Behind the headlines, and the inevitable flaws, lies a surprisingly nuanced and significant step forward in the eternal fight against cheats in our sport
The headlines following the publication of the Cycling Independent Reform Commission (CIRC)’s report were easy.
‘Doping culture still exists,’ said the BBC. ‘UCI criticised in new report’; ‘Ninety percent of cyclists still dope, says respected rider’; ‘Doping in cycling still commonplace’, were others.
The devil is in the detail, of course, but one frustration of the CIRC report is that a lot of the detail is maddeningly vague and speculative, with sweeping statements about the state of the sport – inevitable but not necessarily entirely accurate when reliant on so few sources. That is the major disappointment – realising just how many people did not speak to the CIRC, for whatever reason. David Millar, who says he does not recognise the picture painted of the sport as it exists today, explained on Twitter that he and the CIRC tried to meet, but couldn’t, saying the blame should be evenly shared.
There are other prominent names missing, though it is possible that some did speak and requested anonymity (Chris Froome is the only named active rider).
But there was a striking juxtaposition on Monday morning between the scene in Saint-Rémy-lès-Chevreuse, where teams assembled for stage one of Paris-Nice, and the doom-laden headlines that followed the publication of the report, as though the two were entirely unconnected.
Riders and team staff at Paris-Nice totalled around 400 people – how many were among the 174 who spoke to CIRC in their 13-month investigation? And why not – was it a diary problem, as in the case of Millar, an unwillingness to speak, or lack of faith in the investigation?
It is in the nature of these things that the odd line will jump out and make headlines, and also that we do not apply scepticism evenly. Credence is given to the unnamed but ‘highly respected’ rider who said that he (or she) thinks ninety per cent of the peloton is still doping, and to the claims made by those who spoke to CIRC in an effort – as the report acknowledges – to reduce their own punishments.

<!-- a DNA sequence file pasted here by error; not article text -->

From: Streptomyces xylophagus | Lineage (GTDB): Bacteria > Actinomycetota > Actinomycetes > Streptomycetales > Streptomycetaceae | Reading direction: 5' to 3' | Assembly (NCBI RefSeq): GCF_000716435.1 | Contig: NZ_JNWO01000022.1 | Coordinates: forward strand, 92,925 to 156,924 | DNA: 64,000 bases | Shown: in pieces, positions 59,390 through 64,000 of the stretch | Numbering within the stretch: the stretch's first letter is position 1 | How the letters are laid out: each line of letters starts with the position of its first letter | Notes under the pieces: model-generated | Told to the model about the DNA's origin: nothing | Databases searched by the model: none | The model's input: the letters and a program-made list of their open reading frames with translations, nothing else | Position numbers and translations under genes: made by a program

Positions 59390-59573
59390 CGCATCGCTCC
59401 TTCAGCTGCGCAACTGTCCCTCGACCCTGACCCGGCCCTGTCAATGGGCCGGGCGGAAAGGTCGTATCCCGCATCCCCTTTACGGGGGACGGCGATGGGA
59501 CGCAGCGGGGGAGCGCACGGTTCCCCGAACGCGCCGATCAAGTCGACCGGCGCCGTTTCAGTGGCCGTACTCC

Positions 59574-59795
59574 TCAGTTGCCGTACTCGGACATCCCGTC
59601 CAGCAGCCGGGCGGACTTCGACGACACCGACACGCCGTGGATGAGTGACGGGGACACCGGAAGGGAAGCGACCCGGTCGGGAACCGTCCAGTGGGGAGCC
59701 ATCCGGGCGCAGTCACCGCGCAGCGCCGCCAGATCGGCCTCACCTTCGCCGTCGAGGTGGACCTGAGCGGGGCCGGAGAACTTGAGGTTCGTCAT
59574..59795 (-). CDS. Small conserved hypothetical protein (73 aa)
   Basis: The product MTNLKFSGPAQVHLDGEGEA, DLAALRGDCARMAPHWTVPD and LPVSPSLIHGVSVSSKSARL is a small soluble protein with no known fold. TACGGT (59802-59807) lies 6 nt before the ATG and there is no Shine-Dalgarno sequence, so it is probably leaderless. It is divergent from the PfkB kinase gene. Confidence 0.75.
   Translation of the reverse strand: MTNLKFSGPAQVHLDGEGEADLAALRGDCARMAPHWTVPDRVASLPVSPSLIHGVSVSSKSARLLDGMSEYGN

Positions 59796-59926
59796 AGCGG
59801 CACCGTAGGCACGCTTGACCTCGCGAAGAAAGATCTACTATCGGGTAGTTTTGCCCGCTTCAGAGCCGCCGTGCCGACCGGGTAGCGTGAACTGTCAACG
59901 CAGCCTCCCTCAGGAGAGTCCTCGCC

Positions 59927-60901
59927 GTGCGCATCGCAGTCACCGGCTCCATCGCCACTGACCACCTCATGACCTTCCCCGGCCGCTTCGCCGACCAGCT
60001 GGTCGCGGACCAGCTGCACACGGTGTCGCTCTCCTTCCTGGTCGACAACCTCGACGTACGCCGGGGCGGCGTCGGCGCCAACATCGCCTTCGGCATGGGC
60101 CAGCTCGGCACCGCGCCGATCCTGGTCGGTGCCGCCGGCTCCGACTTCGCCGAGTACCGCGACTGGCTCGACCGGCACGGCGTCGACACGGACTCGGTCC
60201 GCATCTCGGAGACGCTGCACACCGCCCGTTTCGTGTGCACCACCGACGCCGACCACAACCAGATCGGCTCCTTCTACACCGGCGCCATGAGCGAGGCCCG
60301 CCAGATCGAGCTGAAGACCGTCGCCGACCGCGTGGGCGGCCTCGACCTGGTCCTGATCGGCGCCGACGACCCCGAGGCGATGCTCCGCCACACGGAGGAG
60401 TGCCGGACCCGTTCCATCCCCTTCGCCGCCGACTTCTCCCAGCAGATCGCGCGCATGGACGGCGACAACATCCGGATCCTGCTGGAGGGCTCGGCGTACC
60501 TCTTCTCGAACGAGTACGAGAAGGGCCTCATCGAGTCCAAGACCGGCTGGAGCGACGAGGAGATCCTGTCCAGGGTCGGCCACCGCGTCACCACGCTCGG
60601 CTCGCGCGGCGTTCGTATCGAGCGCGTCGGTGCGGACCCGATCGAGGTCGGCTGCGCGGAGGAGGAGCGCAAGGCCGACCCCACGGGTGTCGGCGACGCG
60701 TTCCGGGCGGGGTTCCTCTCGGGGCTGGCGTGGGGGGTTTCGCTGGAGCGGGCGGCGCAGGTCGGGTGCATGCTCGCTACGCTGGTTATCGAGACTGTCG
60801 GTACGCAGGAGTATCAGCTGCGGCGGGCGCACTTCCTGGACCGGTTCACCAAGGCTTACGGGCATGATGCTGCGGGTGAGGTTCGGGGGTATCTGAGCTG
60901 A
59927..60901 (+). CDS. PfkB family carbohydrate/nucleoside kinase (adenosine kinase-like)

The small pool of sources is a recurring problem; elsewhere in the report it is said that, “In one rider’s opinion, 90% of TUEs [therapeutic use exemptions] were used for performance-enhancing purposes,” and you couldn’t help but wonder whether the source of the two ‘ninety per cent’ claims was the same rider.
The report acknowledges some ambiguity in the question of doping, and that different people – and perhaps different places – have different definitions. It mentions products that are not on the banned list and says: “the CIRC has been told that the administration of some of these substances has the sole purpose of performance enhancement.”
Well, of course. Everything an athlete does is to enhance his or her performance: performance enhancement per se is not illegal. But the serious point here is that if a product is not banned, is it doping?
Although there are shortcomings, it would be churlish to criticise the UCI for commissioning such an investigation into the sport’s doping culture. The alternative, after all, would have been to not commission it.
And while many of the headlines are inevitably misleading, the report is appropriately nuanced. Take this paragraph, which offers a reasonable summing up: “The Commission did not hear from anyone credible in the sport who would give cycling a clean bill of health in the context of doping today. However, the general view was that doping is either less prevalent today or that the nature of doping practices has changed such that the performance gains are smaller. There was a general feeling that this has created an environment where riders can now at least be competitive when riding clean.”
The report does acknowledge that while doping has not and never will be eradicated, there has been cultural change. It also makes useful recommendations. Perhaps most important of all, a lot of the concerns raised – micro-dosing, the abuse of TUEs and cortisone, suspicions arising from dramatic weight loss – are now not only out there in the public domain, but in an official report.
Interestingly, it goes beyond doping. “The Commission was told of varying efforts to cheat the technical rules, including using motors in frames,” it states. “This particular issue was taken seriously, especially by top riders, and was not dismissed as being isolated. Other forms of cheating were explained, relating to frames construction, saddle specifications, and the wearing of illegal clothing and apparel.”
There might be little that is new here, yet here it is in a report commissioned by the governing body. That alone gives the UCI and anti-doping agencies a serious mandate to tackle these threats with a far greater sense of urgency. As the report states, doping is dynamic and constantly evolving: anti-doping must be equal to that.